Celebrating the Big Game in a Super Way

Celebrating the Big Game in a Super 2021 Way

The biggest televised sporting event in North America is upon us. Whether or not you enjoy football, it is very likely you will tune into the Big Game airing on Sunday, February 12, 2023 on CBS. While I am not admittedly the biggest football fan, I love getting in to the sprit of the Big Game! Every year my family hosts a party to celebrate, and I love getting into the Big Game spirit.

It is easy to get enthusiastically involved when your team is in the game. Unfortunately for most of us, that will not be the case. Only two teams out of the 32-team league earn the honor, and this year, Kansas City and Philadelphia will have their moment in the spotlight. But just because the Texans aren’t at the big game, doesn’t mean we can’t get into the celebration.

Learn the Lingo:: Football Cheat Sheet

Listen, I get it. Not everyone was immersed into football culture growing up. However, here are a few terms that are helpful to know.

Offense:: The team with the ball {that is trying to score}. Consists of a quarterback, running backs, wide receivers, a tight end, offensive linemen, and a center.

Defense:: The team trying to prevent the other team from scoring. Consists of defensive linemen, linebackers, and defensive backs.

Special Teams:: Mostly kickers, punters {who also kick the ball}, people who hold the ball for them, and people who attempt to catch the kicked balls and run them down the field as close as possible to the end zone.

End Zone:: Where a team scores points. Each team has their own, and they switch end zones at the end of each quarter.

Quarter:: The game consists of four {15-minute} quarters.

Overtime:: If both teams have the same amount of points at the end of regulation, the game will go into overtime until a winner is declared.

Down:: Each team gets four downs to advance the ball per play. If they advance more than 10 yards on any given down, the downs restart. After four attempts without scoring or if the offense scores, the other team takes possession of the ball.

Touchdown:: When a team crosses the plane of the end zone with possession of the football. Worth 6 points. Touchdowns are typically scored by the offense, but they can be scored by the defense or special teams if they take possession of the ball and score during the same play.

Extra Point:: Exactly what it sounds like. Immediately after scoring a touchdown, the scoring team’s kicker attempts to get the ball through the goalposts for one additional point.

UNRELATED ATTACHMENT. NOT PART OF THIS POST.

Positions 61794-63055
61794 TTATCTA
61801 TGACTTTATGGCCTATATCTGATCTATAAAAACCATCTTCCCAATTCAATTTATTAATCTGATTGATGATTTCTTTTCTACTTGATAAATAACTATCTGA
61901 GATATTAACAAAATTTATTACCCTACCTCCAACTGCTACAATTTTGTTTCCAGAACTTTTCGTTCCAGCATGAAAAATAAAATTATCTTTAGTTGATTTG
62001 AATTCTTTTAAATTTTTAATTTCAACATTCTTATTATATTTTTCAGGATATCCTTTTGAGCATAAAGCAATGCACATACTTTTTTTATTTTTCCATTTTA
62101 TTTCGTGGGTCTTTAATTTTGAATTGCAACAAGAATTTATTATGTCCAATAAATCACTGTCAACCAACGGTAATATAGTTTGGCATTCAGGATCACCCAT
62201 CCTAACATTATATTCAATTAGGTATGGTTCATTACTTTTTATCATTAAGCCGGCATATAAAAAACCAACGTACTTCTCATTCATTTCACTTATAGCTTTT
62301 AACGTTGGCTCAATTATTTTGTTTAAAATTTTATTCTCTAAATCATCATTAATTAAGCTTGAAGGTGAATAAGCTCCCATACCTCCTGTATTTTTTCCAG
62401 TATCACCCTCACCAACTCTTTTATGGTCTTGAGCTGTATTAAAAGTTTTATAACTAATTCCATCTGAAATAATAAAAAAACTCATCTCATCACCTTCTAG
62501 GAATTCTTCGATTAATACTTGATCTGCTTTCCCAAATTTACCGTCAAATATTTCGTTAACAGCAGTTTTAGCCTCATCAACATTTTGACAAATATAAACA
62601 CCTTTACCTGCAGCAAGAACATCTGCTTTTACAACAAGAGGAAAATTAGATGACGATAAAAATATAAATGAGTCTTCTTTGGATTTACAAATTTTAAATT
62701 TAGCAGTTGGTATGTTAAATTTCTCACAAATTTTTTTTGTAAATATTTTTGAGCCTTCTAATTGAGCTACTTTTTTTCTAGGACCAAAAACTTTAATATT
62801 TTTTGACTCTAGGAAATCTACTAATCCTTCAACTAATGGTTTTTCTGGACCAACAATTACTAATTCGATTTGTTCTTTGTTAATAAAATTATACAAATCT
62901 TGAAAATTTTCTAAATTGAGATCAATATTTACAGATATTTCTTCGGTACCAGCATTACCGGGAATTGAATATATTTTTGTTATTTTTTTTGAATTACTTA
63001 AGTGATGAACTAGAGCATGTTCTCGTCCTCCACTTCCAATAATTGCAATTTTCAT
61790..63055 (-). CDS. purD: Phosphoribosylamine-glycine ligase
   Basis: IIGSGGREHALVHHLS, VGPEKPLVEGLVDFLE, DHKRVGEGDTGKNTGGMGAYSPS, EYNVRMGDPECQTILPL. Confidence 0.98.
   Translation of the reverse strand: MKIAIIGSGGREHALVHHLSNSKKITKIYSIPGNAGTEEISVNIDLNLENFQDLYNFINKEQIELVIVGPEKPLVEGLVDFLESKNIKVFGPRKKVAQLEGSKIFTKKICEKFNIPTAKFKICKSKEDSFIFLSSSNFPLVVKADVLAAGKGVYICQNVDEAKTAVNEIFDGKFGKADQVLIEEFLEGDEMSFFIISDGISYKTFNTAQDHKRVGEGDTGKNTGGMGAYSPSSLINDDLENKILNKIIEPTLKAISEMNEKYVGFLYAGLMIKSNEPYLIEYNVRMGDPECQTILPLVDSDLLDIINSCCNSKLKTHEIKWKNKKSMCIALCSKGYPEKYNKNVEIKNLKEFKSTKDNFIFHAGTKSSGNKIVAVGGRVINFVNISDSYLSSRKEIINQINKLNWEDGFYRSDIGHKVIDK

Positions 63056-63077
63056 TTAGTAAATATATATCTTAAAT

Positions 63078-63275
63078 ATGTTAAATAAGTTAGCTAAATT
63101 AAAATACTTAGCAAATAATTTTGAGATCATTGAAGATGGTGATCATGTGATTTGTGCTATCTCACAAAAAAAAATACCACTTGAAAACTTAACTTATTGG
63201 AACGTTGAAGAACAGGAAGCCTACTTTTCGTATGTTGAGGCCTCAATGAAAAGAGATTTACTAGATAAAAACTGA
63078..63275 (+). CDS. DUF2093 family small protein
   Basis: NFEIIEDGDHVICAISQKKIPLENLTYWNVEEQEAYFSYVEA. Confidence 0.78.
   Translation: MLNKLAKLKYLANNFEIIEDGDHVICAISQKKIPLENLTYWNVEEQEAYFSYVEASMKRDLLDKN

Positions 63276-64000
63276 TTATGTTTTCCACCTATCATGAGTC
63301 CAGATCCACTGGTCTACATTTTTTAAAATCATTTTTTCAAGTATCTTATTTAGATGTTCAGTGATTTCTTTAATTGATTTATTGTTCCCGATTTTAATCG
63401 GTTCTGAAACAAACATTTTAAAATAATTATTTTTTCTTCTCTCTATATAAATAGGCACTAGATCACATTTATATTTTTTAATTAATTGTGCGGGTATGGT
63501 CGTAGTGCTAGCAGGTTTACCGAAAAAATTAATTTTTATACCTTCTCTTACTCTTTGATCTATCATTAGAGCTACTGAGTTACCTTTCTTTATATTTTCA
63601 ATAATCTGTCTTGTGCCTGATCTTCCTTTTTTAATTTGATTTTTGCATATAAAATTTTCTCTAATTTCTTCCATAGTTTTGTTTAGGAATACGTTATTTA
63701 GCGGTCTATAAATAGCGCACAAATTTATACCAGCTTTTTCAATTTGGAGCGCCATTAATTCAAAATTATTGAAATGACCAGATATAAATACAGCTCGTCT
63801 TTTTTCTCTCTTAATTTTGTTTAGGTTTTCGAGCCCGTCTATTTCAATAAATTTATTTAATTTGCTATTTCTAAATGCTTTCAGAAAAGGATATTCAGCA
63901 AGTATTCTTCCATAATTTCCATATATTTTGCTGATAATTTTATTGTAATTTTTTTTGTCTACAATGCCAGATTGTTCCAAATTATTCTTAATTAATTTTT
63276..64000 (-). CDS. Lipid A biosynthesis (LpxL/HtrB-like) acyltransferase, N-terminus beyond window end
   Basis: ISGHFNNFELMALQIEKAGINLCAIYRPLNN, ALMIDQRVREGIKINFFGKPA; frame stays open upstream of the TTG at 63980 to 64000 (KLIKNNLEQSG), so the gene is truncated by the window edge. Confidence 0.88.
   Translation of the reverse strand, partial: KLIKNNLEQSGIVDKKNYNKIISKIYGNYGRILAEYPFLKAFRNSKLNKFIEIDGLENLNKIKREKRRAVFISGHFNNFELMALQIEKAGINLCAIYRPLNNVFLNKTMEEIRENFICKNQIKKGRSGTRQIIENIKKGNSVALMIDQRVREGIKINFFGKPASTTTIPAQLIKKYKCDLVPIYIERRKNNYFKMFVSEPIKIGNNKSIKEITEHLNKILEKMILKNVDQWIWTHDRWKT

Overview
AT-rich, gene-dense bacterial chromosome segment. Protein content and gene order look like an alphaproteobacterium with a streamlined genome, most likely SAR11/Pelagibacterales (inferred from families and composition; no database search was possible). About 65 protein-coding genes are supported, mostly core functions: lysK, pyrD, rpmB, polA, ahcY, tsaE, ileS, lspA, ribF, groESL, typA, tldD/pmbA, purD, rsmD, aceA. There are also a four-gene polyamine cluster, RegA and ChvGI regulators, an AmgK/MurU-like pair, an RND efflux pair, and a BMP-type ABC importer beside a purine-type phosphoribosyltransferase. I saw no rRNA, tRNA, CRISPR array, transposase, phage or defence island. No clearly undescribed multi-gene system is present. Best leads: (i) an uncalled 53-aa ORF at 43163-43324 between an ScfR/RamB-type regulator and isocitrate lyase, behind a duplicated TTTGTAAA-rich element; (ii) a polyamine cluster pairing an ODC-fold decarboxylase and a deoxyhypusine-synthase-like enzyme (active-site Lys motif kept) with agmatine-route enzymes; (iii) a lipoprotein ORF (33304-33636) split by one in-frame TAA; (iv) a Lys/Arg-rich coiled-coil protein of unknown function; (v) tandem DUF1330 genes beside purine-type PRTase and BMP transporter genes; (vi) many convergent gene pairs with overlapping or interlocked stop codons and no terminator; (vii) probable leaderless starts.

Two-Point Conversion:: Teams sometimes strategically try to score two additional points instead of one. In these cases, they attempt to score a mini touchdown. The success rate is less than 50 percent.

Field Goal:: The offense’s kicker attempts to kick the ball through the goalposts from a distance in order to score three points.

Safety:: Note:: These are extremely rare. They are the unicorns of football. When the offense commits a foul or an offensive player is tackled in their own end zone {not the one they should be scoring in . . . the one allllll the way on the other side of the field}, the defense is awarded two points.

Sack:: The defense tackles the quarterback before he has a chance to throw or hand off the football. Kind of a big deal.

Turnover:: When the offense loses the ball prematurely. This can be due to a fumble {they got a player to drop the ball while in possession of it} or an interception {the defensive players catch the ball instead of the offensive players}.

Flag:: The players do something they are not supposed to do, so the referees throw a yellow flag to symbolize this infraction. There is almost always a penalty.

A Super Setup

Now that you are well-versed in the lingo, it is time to plan your decorations. One way to do it is to go to Party City or Amazon.com and order all of the pre-printed football themed party supplies. There are so many things to choose from. It is always a safe bet to go with green table covers to represent the turf, brown football cups, these fun Gatorade sports bottles, and black and white striped goods to represent the referees.

Celebrating the Big Game in a Super 2021 WayFun Football Food